Measure for Measure

Rev. David Bast Uncategorized

READ : Matthew 5:7

The truth is, in life you will get what you ask for, and you are asking for what you are already giving to others. Think about that the next time you’re in a position to show mercy.

This message is part of a series on Jesus’ Beatitudes, those blessings that he pronounces in Matthew chapter 5 at the beginning of his Sermon on the Mount. All of them are directed toward those who behave in ways that God approves of. Today I want to think with you about the fifth of the Beatitudes, and it goes like this: “Blessed are the merciful, for they will be shown mercy.”

The Beatitudes collectively constitute a sort of moral test. Do you think of yourself as a pretty good person? While making no claims to sainthood, do you nevertheless consider yourself to be a fairly decent sort of man or woman? But what does that mean exactly? How do you define who is a good person? How do you know whether or not you qualify? Is a good person one who mostly minds her own business, stays out of trouble, maybe takes care of his family, and occasionally gives a little something to the poor? Or does it take more than that?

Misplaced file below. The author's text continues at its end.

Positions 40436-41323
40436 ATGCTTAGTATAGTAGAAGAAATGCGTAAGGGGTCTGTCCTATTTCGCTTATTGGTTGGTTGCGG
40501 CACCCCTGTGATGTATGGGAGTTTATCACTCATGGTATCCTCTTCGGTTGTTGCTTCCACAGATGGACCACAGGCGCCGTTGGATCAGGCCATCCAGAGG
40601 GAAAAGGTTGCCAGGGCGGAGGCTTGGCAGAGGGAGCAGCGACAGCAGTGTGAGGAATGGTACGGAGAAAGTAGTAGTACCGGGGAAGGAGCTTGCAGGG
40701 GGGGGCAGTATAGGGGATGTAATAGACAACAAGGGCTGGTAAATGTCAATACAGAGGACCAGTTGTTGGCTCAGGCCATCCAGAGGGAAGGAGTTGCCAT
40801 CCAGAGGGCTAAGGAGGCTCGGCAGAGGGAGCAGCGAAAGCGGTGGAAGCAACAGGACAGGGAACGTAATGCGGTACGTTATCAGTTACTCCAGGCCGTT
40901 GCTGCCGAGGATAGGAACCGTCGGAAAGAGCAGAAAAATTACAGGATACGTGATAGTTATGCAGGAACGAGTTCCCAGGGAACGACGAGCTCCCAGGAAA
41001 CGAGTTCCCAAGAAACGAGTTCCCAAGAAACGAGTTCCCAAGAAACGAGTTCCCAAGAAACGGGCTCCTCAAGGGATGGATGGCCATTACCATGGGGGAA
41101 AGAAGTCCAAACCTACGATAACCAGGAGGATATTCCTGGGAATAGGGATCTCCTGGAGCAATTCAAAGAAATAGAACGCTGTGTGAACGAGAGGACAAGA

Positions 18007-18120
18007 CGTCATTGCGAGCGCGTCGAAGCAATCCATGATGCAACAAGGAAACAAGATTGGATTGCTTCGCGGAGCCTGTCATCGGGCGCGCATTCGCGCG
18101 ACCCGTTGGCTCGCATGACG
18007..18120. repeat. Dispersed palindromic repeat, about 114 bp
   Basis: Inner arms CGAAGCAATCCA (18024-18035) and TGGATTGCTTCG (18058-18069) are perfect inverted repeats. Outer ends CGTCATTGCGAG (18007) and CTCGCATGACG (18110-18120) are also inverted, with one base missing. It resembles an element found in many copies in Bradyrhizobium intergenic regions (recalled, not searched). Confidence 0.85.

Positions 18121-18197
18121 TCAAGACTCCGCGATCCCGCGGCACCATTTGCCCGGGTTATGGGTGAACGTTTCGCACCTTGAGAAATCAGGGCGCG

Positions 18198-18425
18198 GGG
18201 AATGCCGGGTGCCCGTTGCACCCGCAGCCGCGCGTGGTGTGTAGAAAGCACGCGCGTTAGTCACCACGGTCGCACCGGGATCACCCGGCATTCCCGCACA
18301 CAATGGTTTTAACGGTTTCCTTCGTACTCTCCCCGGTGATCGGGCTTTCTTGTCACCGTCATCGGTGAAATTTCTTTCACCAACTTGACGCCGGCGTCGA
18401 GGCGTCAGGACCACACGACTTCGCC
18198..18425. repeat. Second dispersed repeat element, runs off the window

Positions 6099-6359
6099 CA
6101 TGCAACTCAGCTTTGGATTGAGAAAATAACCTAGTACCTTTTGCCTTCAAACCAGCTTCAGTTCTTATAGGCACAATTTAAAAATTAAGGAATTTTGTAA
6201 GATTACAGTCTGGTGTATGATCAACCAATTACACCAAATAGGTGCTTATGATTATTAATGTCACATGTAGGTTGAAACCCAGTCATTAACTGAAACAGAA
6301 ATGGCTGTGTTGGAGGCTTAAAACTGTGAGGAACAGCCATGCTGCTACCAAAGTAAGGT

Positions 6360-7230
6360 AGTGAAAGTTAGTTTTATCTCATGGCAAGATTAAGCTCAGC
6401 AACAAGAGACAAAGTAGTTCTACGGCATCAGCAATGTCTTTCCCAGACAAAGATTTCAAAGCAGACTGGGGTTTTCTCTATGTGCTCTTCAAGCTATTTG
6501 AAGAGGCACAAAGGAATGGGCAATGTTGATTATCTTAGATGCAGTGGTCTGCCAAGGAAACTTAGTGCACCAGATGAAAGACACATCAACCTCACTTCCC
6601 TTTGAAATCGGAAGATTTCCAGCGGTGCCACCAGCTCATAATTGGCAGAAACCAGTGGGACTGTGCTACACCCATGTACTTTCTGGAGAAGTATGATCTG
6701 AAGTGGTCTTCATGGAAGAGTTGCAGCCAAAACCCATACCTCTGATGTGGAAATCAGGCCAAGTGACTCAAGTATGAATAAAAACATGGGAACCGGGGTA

Well, in the Bible God offers a “goodness scale” against which you and I can measure ourselves. Jesus said that those who are blessed (that is, favored or approved by God) are the poor in spirit, are those who mourn, the meek, and those who hunger and thirst for righteousness.